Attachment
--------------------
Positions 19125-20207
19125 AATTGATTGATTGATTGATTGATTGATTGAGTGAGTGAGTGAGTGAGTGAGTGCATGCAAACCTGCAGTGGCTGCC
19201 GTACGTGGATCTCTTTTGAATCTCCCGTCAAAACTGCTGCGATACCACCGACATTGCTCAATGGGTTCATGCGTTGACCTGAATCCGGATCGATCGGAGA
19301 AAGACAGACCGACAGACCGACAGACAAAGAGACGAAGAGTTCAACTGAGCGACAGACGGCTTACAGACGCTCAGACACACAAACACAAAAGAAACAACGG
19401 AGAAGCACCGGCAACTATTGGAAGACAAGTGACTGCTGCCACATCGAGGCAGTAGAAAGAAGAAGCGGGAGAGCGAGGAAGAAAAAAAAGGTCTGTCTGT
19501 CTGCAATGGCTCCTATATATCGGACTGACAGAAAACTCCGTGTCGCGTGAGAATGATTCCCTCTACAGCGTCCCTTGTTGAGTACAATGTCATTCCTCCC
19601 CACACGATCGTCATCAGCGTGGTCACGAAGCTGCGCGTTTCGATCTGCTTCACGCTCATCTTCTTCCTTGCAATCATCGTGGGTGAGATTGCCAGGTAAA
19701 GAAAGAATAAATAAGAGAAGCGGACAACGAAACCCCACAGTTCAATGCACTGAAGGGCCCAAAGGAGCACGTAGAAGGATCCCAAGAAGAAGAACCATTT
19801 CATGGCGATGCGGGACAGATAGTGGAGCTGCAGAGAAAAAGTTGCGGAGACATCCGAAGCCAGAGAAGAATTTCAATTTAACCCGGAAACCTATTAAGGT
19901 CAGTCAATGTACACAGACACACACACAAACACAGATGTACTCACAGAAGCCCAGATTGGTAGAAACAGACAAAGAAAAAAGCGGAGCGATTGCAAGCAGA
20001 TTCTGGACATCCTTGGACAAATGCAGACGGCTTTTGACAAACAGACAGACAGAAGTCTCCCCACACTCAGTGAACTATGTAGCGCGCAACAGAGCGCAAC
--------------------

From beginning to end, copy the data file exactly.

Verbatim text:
Positions 19125-20207
19125 AATTGATTGATTGATTGATTGATTGATTGAGTGAGTGAGTGAGTGAGTGAGTGCATGCAAACCTGCAGTGGCTGCC
19201 GTACGTGGATCTCTTTTGAATCTCCCGTCAAAACTGCTGCGATACCACCGACATTGCTCAATGGGTTCATGCGTTGACCTGAATCCGGATCGATCGGAGA
19301 AAGACAGACCGACAGACCGACAGACAAAGAGACGAAGAGTTCAACTGAGCGACAGACGGCTTACAGACGCTCAGACACACAAACACAAAAGAAACAACGG
19401 AGAAGCACCGGCAACTATTGGAAGACAAGTGACTGCTGCCACATCGAGGCAGTAGAAAGAAGAAGCGGGAGAGCGAGGAAGAAAAAAAAGGTCTGTCTGT
19501 CTGCAATGGCTCCTATATATCGGACTGACAGAAAACTCCGTGTCGCGTGAGAATGATTCCCTCTACAGCGTCCCTTGTTGAGTACAATGTCATTCCTCCC
19601 CACACGATCGTCATCAGCGTGGTCACGAAGCTGCGCGTTTCGATCTGCTTCACGCTCATCTTCTTCCTTGCAATCATCGTGGGTGAGATTGCCAGGTAAA
19701 GAAAGAATAAATAAGAGAAGCGGACAACGAAACCCCACAGTTCAATGCACTGAAGGGCCCAAAGGAGCACGTAGAAGGATCCCAAGAAGAAGAACCATTT
19801 CATGGCGATGCGGGACAGATAGTGGAGCTGCAGAGAAAAAGTTGCGGAGACATCCGAAGCCAGAGAAGAATTTCAATTTAACCCGGAAACCTATTAAGGT
19901 CAGTCAATGTACACAGACACACACACAAACACAGATGTACTCACAGAAGCCCAGATTGGTAGAAACAGACAAAGAAAAAAGCGGAGCGATTGCAAGCAGA
20001 TTCTGGACATCCTTGGACAAATGCAGACGGCTTTTGACAAACAGACAGACAGAAGTCTCCCCACACTCAGTGAACTATGTAGCGCGCAACAGAGCGCAAC